Quantification of Available Ligand Density on the Surface of Targeted Liposomal Nanomedicines

Author: admin     Date: February 22, 2024

Active targeting has been hailed as one of the most promising strategies to further enhance the therapeutic efficacy of liposomal nanomedicines. Owing to the critical role of ligand density in mediating cellular uptake and the intrinsic heterogeneity of liposomal formulations, precise quantification of the surface ligand density on a single-particle basis is of fundamental importance. In this work, we report a method to simultaneously measure the particle size and the number of ligands on the same liposomal nanoparticles by nanoflow cytometry. From this the ligand density for each individual liposome could be determined. The correlation between the available ligand density and cell targeting capability was assessed in quantitatively for liposomes modified with three different targeting moieties. The optimal ligand density was determined to be 0.5–2.0, 0.7, and 0.2 ligands per 100 nm^2 for folate-, transferrin-, and HER2-antibody-conjugated liposomes, respectively. These optimal values agreed well with the spike density of the natural counterparts, viruses. The as-developed approach can be applied to a wide range of active-targeting nanocarriers. The correlation between the available ligand density and cell targeting capability was assessed in a quantitative perspective for liposomes modified with three different targeting moieties.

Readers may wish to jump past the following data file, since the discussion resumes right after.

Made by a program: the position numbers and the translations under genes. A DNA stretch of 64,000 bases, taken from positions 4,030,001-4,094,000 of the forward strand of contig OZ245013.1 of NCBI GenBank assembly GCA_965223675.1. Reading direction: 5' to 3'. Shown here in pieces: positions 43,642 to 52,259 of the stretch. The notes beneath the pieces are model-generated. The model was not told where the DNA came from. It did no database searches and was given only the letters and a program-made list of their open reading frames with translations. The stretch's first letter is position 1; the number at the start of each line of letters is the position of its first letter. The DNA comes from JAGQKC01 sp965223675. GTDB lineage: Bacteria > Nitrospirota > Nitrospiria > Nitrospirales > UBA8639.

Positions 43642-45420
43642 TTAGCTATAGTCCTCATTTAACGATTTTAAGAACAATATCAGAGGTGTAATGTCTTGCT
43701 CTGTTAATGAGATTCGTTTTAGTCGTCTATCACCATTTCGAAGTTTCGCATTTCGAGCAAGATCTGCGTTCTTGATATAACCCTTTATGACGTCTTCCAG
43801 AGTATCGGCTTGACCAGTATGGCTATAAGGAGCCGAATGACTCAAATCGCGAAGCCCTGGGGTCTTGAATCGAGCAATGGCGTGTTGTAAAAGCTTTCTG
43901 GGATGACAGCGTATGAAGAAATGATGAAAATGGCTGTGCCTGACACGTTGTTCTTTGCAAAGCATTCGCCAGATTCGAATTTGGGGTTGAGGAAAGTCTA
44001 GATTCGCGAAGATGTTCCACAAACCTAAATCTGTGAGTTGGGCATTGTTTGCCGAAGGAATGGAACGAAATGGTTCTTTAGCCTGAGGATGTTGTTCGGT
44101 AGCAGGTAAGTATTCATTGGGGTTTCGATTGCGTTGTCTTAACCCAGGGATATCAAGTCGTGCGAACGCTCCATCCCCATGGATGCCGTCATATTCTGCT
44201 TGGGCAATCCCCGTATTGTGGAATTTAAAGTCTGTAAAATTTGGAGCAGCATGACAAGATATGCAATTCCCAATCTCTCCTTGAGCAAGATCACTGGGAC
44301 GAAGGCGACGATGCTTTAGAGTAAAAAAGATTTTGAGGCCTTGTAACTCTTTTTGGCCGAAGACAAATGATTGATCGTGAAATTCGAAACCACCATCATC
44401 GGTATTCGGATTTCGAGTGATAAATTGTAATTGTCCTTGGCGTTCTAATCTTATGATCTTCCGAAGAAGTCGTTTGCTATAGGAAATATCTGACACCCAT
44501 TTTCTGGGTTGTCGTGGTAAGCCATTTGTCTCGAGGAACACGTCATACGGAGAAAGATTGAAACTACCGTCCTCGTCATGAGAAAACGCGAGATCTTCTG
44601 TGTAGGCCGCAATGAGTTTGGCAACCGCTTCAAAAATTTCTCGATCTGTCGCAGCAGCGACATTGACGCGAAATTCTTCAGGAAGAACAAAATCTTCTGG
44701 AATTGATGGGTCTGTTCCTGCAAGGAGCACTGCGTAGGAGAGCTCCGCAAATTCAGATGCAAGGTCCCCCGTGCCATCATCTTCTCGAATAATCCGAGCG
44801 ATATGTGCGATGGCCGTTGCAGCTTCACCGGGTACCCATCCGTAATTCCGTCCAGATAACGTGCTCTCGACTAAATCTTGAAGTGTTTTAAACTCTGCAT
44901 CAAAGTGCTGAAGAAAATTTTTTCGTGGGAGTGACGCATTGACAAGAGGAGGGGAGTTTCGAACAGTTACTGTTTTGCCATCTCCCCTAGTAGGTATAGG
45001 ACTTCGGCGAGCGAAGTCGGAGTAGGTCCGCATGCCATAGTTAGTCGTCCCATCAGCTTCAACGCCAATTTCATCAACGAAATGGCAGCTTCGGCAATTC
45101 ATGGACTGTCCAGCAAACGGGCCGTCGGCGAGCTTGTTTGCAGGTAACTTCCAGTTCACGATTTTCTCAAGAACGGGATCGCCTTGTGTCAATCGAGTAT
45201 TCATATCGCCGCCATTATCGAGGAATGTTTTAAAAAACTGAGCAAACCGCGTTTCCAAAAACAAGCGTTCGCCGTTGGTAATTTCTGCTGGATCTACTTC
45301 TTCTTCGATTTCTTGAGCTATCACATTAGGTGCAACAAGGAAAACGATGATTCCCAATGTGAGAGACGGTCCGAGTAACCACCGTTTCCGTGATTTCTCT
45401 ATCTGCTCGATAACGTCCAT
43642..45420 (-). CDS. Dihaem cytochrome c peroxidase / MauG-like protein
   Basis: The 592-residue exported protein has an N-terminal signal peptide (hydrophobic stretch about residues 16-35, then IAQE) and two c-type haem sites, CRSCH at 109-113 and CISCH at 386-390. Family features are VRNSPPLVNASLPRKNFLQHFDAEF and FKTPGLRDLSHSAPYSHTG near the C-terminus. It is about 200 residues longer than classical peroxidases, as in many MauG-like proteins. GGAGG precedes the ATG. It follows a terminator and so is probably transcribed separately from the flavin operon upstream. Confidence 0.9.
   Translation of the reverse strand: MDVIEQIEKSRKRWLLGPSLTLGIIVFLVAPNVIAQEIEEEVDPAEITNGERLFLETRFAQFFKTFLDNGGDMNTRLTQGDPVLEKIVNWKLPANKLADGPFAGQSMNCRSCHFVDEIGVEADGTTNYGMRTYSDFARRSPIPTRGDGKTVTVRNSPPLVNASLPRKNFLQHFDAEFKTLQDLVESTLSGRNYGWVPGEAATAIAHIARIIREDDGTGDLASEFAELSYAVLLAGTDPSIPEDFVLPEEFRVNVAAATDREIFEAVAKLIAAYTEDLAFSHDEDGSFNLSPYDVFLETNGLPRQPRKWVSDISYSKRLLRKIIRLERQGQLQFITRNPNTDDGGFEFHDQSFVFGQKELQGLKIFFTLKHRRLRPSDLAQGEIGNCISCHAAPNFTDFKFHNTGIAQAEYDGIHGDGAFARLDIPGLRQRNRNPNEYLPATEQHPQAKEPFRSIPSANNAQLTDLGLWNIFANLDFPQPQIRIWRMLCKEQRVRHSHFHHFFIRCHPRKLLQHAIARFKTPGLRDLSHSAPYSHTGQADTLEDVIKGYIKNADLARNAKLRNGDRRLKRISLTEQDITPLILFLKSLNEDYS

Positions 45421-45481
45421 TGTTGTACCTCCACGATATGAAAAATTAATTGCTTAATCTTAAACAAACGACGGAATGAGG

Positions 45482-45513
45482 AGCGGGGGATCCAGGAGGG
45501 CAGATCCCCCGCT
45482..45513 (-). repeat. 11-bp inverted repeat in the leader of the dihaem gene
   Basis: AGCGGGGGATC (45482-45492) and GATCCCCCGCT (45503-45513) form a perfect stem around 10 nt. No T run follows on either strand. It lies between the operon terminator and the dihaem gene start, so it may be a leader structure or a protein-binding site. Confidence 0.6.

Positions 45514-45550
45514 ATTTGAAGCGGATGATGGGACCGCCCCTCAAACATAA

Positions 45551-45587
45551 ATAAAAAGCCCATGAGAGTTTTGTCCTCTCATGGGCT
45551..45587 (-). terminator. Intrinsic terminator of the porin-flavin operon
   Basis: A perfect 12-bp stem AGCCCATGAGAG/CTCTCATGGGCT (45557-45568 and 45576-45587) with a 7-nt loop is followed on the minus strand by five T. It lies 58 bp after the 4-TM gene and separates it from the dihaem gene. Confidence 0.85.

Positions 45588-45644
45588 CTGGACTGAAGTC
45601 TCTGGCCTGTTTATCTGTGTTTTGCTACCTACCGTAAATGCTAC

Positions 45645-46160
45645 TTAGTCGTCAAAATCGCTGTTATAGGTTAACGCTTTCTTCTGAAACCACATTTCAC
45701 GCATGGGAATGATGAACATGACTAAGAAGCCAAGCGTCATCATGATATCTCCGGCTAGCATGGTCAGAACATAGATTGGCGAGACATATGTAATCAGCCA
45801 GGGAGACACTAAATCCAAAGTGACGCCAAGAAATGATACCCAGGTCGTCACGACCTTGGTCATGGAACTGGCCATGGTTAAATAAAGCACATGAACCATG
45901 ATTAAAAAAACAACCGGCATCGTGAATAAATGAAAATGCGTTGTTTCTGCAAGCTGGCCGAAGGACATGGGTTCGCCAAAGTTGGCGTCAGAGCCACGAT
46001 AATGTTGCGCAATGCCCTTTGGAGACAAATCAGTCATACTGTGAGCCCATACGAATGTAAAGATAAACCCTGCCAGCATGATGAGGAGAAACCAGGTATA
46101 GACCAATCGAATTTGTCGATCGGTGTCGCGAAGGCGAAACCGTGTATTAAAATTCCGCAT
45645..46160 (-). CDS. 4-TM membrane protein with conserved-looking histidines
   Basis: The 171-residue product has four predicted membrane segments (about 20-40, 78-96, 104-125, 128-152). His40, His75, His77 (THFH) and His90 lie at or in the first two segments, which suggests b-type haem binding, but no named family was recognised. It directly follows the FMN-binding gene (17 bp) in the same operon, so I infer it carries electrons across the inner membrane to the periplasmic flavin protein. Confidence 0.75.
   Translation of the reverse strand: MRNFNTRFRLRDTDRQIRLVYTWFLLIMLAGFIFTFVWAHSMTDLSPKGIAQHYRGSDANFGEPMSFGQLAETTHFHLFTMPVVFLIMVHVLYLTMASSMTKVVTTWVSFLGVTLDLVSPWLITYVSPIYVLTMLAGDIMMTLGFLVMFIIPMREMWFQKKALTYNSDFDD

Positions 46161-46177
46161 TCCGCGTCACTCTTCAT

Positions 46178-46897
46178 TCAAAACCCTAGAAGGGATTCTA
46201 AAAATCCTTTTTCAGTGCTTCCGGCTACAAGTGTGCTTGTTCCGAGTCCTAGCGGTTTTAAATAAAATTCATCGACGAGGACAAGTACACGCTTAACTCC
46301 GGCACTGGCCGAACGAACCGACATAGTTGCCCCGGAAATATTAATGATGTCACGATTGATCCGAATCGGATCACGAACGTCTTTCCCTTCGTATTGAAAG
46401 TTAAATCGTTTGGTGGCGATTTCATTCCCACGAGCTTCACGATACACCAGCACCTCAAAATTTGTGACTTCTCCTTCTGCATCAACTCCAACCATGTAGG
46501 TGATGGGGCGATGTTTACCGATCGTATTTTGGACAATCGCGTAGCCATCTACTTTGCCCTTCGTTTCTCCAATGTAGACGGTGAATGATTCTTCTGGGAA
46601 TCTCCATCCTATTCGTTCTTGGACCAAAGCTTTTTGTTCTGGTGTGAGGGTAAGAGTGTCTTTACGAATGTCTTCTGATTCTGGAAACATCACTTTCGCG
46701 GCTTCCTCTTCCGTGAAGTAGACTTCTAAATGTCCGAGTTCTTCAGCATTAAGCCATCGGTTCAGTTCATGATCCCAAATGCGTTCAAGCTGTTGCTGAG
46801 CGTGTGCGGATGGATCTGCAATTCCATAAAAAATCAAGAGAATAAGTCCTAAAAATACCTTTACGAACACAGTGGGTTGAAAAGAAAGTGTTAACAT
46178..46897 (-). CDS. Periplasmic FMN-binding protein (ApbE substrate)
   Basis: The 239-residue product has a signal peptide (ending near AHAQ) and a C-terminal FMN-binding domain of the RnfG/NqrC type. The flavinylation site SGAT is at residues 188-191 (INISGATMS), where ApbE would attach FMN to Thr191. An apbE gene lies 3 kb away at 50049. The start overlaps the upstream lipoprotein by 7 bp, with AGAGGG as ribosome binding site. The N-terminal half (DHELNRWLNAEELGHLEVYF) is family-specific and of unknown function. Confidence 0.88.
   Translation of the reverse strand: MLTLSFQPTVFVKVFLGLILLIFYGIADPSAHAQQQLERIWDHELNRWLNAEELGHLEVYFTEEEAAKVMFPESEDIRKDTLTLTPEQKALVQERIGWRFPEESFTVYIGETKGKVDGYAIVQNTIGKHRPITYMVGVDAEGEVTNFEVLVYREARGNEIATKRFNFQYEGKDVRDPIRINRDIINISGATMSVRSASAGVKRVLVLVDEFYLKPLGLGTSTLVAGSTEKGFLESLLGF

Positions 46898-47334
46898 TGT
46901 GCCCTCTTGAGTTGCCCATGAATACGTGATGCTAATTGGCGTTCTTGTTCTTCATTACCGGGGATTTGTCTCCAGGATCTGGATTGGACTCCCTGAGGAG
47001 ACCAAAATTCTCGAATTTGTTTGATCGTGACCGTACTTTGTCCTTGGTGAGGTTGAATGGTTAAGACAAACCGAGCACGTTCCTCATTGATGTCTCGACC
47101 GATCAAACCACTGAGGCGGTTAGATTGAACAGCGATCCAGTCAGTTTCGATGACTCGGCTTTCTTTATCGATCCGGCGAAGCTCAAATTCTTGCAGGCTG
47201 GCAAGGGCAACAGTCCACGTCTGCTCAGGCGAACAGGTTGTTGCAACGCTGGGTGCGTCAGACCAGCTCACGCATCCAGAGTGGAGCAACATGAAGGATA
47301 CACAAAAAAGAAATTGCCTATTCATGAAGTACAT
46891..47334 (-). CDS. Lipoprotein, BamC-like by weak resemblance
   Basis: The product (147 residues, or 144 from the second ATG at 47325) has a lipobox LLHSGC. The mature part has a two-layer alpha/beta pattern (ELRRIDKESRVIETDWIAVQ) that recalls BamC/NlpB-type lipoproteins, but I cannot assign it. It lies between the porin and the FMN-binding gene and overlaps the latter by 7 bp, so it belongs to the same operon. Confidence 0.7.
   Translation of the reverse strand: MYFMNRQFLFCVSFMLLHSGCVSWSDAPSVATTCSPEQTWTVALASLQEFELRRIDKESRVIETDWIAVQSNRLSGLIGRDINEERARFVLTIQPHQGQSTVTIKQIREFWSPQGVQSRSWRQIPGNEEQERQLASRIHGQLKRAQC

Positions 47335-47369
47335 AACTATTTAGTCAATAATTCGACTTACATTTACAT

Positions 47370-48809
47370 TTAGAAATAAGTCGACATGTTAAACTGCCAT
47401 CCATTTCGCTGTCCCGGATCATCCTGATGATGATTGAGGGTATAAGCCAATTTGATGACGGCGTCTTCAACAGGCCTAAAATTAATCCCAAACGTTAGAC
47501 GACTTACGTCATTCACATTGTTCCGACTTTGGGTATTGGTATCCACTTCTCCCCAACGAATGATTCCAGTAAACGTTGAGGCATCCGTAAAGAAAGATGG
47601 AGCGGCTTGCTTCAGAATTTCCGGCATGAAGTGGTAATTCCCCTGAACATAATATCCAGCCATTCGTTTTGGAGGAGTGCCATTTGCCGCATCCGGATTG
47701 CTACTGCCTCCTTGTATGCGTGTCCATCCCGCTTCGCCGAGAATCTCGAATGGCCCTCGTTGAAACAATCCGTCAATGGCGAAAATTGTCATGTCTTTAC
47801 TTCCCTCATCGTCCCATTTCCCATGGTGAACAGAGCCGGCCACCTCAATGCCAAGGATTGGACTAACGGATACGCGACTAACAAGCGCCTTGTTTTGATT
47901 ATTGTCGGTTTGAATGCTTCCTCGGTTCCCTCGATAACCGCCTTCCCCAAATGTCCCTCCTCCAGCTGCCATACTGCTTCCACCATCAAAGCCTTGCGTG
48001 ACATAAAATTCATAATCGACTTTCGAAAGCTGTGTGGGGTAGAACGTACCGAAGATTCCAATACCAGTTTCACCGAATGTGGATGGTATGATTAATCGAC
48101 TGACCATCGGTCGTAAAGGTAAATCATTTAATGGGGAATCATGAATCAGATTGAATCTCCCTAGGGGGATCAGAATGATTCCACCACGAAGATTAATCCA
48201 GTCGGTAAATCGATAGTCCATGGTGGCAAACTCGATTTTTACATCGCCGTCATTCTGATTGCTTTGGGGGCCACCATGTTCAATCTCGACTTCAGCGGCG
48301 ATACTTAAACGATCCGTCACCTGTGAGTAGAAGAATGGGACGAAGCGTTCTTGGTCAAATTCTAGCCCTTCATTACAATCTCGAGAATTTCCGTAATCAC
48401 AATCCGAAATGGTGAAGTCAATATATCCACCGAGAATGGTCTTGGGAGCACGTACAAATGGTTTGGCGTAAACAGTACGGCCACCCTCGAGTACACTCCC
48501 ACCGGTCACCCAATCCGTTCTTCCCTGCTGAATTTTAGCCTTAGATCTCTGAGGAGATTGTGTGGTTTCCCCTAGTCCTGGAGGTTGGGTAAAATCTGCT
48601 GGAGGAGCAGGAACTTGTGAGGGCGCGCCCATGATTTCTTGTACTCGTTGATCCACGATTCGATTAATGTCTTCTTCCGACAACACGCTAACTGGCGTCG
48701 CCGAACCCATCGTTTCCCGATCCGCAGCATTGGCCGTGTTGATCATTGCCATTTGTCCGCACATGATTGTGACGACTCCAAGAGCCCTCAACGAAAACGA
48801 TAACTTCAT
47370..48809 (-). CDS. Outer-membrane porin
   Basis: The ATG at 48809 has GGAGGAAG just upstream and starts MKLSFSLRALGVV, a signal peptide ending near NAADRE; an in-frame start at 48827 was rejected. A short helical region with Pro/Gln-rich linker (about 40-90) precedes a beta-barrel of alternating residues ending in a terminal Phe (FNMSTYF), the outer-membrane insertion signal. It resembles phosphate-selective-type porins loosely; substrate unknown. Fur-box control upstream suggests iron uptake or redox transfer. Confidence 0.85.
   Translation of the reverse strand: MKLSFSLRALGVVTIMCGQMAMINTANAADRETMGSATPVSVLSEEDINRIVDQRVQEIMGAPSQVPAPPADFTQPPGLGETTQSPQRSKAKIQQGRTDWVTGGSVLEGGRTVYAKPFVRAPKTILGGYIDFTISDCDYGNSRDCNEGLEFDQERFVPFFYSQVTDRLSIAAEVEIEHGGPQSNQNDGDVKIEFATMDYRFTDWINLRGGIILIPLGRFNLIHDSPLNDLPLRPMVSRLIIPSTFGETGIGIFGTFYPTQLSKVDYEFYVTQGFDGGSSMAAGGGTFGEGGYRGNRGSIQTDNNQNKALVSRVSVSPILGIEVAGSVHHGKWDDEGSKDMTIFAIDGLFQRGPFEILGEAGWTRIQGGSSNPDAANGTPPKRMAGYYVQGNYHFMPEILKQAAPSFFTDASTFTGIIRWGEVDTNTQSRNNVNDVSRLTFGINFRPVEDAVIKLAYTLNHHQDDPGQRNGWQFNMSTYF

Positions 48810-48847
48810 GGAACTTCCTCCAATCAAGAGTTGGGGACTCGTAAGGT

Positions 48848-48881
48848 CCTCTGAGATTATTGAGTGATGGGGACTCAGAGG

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                                                   Figure 1. Nano-flow cytometry (nFCM) analysis                               Figure 2. Measurement and calculation of the ligand 

                                                        of the surface folate receptor expression                                             density by nano-flow cytomstry (nFCM)

The optimal ligand density was determined to be 0.5–2.0, 0.7, and 0.2 ligands per 100 nm^2 for folate-, transferrin-, and HER2-antibody-conjugated liposomes, respectively. These optimal values agreed well with the spike density of the natural counterparts, viruses. The as-developed approach is generally applicable to a wide range of active-targeting nanocarriers.

ACS Nano, 2022, 16(4), 6886-6897.